Figure 1. Limit explanation 1.

Figure 2. Limit explanation 2.

First of all, this result is undoubtedly correct. Second, in this article, the x in the formula (1) is regarded as a pointer, and the position it points to is the value of the variable x. As the pointer x approaches 0, the variable x will infinitely approach 0, but it will never be equal to 0. When the pointer x approaches 0, the variable x can be equal to 0.1, 0.01, 0.001, etc. How do we understand this infinite process? No matter 0.1, or 0.01, 0.001 … all correspond to a point on the number axis respectively. This infinite approaching process is actually the process in which the pointer x on the number axis X gradually approaches 0. So, can it be considered that there is a point on the X axis that is closest to 0? According to geometric axioms, a straight line is composed of points one by one. Based on this, it can be determined that the point closest to 0 exists. Although this point cannot determine its position, that is, it is impossible to determine what the number representing the coordinate of this point is, because if Say that point a (you can use a number to indicate its position) is closest to 0, then there must be other points between 0 and a (there must be other rational or irrational numbers between two rational numbers or two irrational numbers). In order to understand the concept of limit, this article does not care whether this point a can be represented by a certain number, as long as it is considered to exist. With the premise of this hypothesis, then it becomes easy to understand the concept of limit.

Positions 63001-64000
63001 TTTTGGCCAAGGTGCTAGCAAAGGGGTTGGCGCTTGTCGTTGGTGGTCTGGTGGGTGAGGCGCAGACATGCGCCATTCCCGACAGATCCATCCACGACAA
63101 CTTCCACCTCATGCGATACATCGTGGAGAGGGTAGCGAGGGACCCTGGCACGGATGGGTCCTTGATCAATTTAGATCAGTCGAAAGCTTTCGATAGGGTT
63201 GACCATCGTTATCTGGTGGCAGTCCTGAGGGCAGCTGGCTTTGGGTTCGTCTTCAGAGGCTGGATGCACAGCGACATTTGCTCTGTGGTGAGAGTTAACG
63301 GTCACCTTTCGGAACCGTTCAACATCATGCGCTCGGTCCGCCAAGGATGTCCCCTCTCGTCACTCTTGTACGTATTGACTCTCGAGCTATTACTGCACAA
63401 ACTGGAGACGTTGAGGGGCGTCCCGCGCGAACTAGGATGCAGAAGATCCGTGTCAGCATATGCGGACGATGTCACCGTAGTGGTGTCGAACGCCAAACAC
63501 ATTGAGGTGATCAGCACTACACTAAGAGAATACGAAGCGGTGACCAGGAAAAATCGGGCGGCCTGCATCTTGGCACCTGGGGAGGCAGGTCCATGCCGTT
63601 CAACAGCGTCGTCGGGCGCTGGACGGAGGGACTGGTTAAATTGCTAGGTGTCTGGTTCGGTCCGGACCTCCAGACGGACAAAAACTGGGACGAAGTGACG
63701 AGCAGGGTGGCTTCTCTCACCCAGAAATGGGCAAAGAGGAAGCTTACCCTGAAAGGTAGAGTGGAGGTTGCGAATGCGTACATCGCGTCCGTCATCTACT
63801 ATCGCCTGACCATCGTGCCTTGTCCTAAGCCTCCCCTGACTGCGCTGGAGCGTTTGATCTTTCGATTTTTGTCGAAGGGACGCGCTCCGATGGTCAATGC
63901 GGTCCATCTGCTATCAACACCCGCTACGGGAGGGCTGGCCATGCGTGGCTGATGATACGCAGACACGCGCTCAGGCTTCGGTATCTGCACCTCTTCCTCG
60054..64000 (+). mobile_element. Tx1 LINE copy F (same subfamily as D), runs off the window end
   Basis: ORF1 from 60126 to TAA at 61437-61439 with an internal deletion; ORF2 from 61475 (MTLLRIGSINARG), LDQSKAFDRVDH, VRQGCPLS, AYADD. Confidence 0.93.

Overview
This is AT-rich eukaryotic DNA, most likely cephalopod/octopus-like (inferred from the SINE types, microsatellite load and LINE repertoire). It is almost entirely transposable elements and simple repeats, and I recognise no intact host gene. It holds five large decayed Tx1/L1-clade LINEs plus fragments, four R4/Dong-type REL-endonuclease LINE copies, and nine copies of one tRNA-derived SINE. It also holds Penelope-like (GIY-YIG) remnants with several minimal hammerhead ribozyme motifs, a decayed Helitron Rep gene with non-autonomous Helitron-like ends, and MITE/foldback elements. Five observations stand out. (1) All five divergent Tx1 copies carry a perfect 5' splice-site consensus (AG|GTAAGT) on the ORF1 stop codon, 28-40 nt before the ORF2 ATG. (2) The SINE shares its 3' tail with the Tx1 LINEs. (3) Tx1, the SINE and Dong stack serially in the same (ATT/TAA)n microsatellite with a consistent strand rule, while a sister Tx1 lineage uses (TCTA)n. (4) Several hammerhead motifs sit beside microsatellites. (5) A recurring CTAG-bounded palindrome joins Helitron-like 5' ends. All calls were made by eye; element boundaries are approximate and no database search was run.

This hypothesis can also more accurately explain why Cauchy considers infinitesimals as “variables with 0 as the limit”, and explains why the concept of “infinitesimals” is not like zero but can be artificially treated as equal to 0. Figure 2 shows that in the process of variable change, its value is actually not equal to zero, but its changing trend is “zero”, which can be infinitely close to zero. Therefore, it can be processed with “equal to 0” without producing wrong results.